Black History Month is coming to an end soon but now is still a great opportunity for parents to talk to their children about race, civil rights, and the history of African Americans. The following are some books for children that provide historical context to the history of black people in our country, as well as highlighting many of our nation’s black heroes. I’ve listed them in order of maturity, starting with simple picture books for young children going up to chapter books for teens.
Grace loves to act out stories. This cute story is about a girl named Grace who desperately wants to play Peter Pan in her school play, but is told she can’t because of her race and gender. It’s a great simple story of rising above prejudice.
In this book a bus does talk, and on her way to school a girl named Marcie learns why Rosa Parks is the mother of the Civil Rights movement. At the end of Marcie’s magical ride, she meets Rosa Parks herself at a birthday party with several distinguished guests. Wait until she tells her class about this!
This story follows six-year-old Ruby Bridges and her family in 1960 as a judge orders Ruby to attend first grade at an all-white school, Ruby faces angry mobs of parents who refuse to send their children to school with her. Ruby’s story of courage, faith, and hope is a power historical lesson.
This resource book offers brief biographies of African American educators, entertainers, inventors, authors, athletes, and others who have made important contributions to American life.
Told from the perspective of Dr. Martin Luther King’s sister, this picture book biography brings his life and the profound nature of his message to young children through words from some of his most beloved speeches to tell the story of his life and his work in a simple, direct way.
This is the story of a family pulling together after a fire destroys their home and possessions, Rosa, her mother, and grandmother save and save until they can afford to buy one big, comfortable chair that all three of them can enjoy.
This book is an inspiring account of an event that shaped American history, as Rose Parks refused to give up her seat on a Montgomery, Alabama, city bus. Rosa Parks is still one of the most important figures in the American civil rights movement. This picture- book tribute to Mrs. Parks is a celebration of her courageous action and the events that followed.
This book covers a wide range of historical African Americans, such as the first man to die in the American Revolution, the inventors of peanut butter and the portable X-ray machine, and the first person to make a wooden clock in this country. It’s a great resource for parents and teachers interested in fostering cultural awareness among children of all races. The book also includes more than 70 hands-on activities, songs, and games that teach kids about the people, experiences, and events that shaped African American history.
This is the story of a family suffering through a drought, helped along by the mystical Drylongso. who teaches them the secrets of finding water hidden in the earth.
A personal, poignant look at a black child’s first experience with institutional racism, this story follow two siblings as they travel from Ohio to Mississippi. As they travel deeper into the rural South, they encounter suspicion and anger, and for the first time in their lives, the children know what it’s like to feel scared because of the color of their skin.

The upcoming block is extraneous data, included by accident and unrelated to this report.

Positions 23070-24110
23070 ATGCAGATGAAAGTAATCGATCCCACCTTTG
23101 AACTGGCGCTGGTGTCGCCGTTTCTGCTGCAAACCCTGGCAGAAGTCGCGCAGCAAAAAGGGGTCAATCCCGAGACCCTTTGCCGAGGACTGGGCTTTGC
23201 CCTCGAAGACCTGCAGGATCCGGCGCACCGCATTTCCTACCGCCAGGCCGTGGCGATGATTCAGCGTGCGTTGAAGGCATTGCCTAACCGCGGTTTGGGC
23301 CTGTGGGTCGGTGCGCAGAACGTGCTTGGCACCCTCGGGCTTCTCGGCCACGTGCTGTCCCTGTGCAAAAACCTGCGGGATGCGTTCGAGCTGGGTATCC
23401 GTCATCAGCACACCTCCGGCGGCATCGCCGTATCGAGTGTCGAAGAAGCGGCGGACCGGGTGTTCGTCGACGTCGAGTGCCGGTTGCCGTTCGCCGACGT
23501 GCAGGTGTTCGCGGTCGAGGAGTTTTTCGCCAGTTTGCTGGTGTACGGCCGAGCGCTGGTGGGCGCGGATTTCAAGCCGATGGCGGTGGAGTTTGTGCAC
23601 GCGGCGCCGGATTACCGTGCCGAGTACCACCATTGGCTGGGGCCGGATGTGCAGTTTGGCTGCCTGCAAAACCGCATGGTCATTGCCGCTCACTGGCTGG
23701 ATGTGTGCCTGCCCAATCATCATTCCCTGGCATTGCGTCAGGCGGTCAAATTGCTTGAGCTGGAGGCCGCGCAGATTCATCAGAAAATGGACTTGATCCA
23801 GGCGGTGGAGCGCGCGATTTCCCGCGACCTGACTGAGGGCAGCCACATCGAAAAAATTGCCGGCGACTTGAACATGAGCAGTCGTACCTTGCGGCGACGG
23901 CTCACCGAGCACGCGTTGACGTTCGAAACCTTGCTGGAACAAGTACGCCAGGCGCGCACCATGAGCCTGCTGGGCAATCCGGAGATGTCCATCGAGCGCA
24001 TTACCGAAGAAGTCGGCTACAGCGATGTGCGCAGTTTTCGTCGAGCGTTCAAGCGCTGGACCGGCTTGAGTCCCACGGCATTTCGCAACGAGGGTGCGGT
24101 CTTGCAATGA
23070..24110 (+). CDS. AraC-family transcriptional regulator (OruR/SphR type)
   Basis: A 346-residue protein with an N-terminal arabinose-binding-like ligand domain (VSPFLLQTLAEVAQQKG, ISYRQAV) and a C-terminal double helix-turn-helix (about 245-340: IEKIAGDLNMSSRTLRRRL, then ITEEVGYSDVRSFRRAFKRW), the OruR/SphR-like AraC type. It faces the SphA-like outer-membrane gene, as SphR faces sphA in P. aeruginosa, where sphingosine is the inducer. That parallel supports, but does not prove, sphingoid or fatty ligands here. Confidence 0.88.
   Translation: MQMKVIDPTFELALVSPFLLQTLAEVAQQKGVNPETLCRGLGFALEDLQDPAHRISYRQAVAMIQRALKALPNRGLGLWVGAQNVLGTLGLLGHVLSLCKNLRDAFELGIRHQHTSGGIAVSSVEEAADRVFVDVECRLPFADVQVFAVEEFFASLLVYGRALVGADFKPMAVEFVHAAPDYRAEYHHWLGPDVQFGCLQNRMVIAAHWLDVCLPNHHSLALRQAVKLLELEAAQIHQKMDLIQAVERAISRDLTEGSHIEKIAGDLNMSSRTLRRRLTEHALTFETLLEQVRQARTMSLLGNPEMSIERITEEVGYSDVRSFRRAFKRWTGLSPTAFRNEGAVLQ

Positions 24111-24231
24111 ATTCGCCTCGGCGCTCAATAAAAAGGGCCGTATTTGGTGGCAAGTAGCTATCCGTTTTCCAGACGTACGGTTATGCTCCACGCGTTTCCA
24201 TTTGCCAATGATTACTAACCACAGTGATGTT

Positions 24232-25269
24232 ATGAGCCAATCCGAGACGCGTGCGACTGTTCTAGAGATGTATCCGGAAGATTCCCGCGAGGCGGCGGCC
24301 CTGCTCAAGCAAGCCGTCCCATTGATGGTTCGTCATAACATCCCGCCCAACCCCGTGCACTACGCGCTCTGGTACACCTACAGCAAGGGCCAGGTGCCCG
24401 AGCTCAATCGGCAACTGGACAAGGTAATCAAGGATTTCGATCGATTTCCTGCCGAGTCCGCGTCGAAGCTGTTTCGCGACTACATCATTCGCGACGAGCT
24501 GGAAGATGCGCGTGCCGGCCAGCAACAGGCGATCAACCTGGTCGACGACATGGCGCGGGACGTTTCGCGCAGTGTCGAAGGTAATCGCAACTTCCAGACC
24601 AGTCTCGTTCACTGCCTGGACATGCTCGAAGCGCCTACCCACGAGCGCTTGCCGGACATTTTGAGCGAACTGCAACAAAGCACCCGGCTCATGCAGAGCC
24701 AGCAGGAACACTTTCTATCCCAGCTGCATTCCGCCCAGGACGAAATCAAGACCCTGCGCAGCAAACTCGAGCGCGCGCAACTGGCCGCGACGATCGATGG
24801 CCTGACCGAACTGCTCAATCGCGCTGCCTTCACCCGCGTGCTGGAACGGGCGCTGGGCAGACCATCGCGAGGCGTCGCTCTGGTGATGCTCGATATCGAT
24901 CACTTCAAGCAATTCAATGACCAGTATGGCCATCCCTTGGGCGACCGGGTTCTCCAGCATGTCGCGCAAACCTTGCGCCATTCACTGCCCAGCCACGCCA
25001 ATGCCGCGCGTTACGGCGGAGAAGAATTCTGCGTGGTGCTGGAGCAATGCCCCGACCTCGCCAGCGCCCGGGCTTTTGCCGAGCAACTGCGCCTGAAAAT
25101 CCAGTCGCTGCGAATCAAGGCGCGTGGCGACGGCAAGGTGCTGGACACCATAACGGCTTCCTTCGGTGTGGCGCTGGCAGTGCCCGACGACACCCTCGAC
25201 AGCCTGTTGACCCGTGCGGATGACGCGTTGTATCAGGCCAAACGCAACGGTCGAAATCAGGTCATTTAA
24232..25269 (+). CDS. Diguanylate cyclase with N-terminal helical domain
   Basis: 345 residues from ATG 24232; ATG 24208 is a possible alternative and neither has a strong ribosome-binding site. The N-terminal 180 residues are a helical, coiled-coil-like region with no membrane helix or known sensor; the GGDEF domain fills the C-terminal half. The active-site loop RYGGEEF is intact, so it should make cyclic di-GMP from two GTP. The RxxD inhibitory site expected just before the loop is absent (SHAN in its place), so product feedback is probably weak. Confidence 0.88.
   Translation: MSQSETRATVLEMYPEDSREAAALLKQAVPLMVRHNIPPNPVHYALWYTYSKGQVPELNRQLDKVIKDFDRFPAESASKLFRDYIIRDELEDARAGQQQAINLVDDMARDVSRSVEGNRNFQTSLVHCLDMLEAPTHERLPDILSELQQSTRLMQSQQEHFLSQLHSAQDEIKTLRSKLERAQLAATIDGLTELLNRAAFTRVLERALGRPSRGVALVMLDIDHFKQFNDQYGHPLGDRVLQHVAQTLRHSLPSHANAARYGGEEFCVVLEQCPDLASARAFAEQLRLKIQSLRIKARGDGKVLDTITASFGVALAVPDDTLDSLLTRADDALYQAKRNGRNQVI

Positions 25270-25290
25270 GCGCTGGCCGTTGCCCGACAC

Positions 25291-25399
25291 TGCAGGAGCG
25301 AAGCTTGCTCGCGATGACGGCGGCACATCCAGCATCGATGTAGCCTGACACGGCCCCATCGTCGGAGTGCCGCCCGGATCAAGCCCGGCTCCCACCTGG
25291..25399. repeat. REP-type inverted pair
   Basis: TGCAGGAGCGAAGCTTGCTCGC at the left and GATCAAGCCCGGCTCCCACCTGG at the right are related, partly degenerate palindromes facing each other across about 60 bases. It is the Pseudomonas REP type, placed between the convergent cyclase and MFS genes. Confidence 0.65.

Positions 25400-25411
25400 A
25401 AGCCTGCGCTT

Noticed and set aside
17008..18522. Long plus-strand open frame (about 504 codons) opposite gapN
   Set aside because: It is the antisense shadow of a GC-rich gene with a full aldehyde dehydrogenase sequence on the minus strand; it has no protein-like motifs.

This books recounts the story of Clara. a seamstress who dreams of a reunion with her mother, who lives on another plantation. Clara overhears two slaves talking about the Underground Railroad. In a flash of inspiration, Clara sees how she can use the cloth in her scrap bag to make a quilt with a map of the land that will bring freedom.
This book is a more mature telling of the story of Ruby Bridges. In 1960, surrounded by federal Marshall’s, Ruby walked through a mob of screaming segregationists and into her school.
Sounder follows the faith of a poor African-American boy in the 19th-century South. The boy’s father is a sharecropper, struggling to feed his family in hard times. Night after night, he and his great dog, Sounder, return to the cabin empty-handed. One day, they return home to the smell of ham cooking . . . but after a visit from the sheriff his life takes an unexpected turn.
Let the Circle Be Unbroken is a story of a small Mississippi town in the 1930s, and the struggles of its black community. Picking up where its precursor, Roll of Thunder, Hear My Cry, leaves off, Mildred Taylor recounts the trials of this small community through the characters of the Logan family.
This story for more mature readers tells the take of 10-year-old Buddy, who decides to go in search of his father.
Another book for more mature readers, this is the story of one African American family fighting to stay together in the face of brutal racist attacks, illness, poverty, and betrayal in the Deep South of the 1930s.
The famous abolitionist provides graphic descriptions of his childhood and harrowing experiences as a slave in this narrative biography. Published in 1845 to address doubts about his origins, it remains a powerful story of this influential man.
This book opens on the Revolutionary War, as thirteen-year-old Isabel begins a fight for her own freedom. Promised to be freed upon the death of their owner, she and her sister instead become the property of a cruel couple with no sympahtyl. When Isabel meets Curzon, a slave with ties to the Patriots, he encourages her to become an instrument in fighting for the revolution. This story illustrates the lengths we can go to cast off our chains, both physical and spiritual.
Do you have any book recommendations for educating kids about African American history?